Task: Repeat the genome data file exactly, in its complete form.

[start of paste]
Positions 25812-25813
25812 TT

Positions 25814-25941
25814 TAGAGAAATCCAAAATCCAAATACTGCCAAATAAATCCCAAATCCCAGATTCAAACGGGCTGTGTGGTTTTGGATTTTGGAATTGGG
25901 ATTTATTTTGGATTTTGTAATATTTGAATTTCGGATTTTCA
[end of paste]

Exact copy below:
Positions 25812-25813
25812 TT

Positions 25814-25941
25814 TAGAGAAATCCAAAATCCAAATACTGCCAAATAAATCCCAAATCCCAGATTCAAACGGGCTGTGTGGTTTTGGATTTTGGAATTGGG
25901 ATTTATTTTGGATTTTGTAATATTTGAATTTCGGATTTTCA